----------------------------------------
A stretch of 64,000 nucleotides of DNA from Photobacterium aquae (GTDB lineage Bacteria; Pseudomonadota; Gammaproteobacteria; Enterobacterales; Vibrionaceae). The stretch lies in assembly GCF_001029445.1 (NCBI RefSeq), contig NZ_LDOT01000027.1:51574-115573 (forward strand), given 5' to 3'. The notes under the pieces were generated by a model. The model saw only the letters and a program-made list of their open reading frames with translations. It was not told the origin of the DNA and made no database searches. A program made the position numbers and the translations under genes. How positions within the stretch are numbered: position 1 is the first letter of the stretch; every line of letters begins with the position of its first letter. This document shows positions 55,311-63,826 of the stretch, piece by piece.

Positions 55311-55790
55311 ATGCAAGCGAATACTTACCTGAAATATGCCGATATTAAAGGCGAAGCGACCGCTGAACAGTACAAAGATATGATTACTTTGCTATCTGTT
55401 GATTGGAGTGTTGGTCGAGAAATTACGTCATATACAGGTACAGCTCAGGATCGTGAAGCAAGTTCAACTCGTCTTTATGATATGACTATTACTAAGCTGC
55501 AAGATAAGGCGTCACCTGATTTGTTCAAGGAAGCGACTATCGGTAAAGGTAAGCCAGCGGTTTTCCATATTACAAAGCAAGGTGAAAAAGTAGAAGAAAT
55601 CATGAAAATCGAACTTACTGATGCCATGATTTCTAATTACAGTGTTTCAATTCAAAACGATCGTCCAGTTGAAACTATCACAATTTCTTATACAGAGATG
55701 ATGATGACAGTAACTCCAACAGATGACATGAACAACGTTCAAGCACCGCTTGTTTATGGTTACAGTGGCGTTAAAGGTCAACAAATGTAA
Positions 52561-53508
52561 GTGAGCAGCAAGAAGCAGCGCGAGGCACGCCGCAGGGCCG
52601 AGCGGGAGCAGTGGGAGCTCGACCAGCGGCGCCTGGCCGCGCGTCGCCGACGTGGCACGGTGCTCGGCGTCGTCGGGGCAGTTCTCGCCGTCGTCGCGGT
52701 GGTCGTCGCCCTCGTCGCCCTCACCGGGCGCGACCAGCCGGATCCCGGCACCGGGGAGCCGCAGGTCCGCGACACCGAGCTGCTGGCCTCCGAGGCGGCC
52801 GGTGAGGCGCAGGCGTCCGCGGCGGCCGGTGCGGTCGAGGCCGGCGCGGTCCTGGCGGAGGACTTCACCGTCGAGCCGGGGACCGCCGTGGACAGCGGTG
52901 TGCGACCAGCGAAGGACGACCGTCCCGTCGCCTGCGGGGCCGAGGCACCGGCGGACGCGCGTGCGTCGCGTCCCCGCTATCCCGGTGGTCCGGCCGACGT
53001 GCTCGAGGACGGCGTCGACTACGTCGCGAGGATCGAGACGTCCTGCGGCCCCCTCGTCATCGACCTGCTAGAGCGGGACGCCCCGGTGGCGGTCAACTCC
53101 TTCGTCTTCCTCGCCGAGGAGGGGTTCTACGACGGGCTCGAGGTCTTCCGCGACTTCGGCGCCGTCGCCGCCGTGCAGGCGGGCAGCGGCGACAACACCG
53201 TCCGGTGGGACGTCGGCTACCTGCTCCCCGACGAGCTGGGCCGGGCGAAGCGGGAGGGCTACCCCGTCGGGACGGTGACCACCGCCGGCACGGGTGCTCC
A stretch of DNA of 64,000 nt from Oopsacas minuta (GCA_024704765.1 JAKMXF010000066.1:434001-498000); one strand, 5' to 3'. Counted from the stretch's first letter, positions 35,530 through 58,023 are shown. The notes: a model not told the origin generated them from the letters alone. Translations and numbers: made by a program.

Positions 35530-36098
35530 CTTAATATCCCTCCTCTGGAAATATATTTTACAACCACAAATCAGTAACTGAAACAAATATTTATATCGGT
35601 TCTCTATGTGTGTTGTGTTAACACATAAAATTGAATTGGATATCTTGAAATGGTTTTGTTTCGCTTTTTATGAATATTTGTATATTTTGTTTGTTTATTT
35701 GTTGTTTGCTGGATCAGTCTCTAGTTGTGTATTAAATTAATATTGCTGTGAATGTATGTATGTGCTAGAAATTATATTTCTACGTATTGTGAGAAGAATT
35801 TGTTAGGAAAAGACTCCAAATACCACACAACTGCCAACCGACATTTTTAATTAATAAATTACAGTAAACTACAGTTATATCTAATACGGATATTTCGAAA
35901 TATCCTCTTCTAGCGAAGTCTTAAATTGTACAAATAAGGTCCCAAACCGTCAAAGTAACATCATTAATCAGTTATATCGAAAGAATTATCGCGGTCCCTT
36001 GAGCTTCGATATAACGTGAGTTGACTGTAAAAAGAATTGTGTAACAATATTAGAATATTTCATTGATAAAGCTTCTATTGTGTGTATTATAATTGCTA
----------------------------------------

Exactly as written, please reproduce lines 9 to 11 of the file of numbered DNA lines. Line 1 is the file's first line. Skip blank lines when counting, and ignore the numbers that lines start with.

52561 GTGAGCAGCAAGAAGCAGCGCGAGGCACGCCGCAGGGCCG
52601 AGCGGGAGCAGTGGGAGCTCGACCAGCGGCGCCTGGCCGCGCGTCGCCGACGTGGCACGGTGCTCGGCGTCGTCGGGGCAGTTCTCGCCGTCGTCGCGGT
52701 GGTCGTCGCCCTCGTCGCCCTCACCGGGCGCGACCAGCCGGATCCCGGCACCGGGGAGCCGCAGGTCCGCGACACCGAGCTGCTGGCCTCCGAGGCGGCC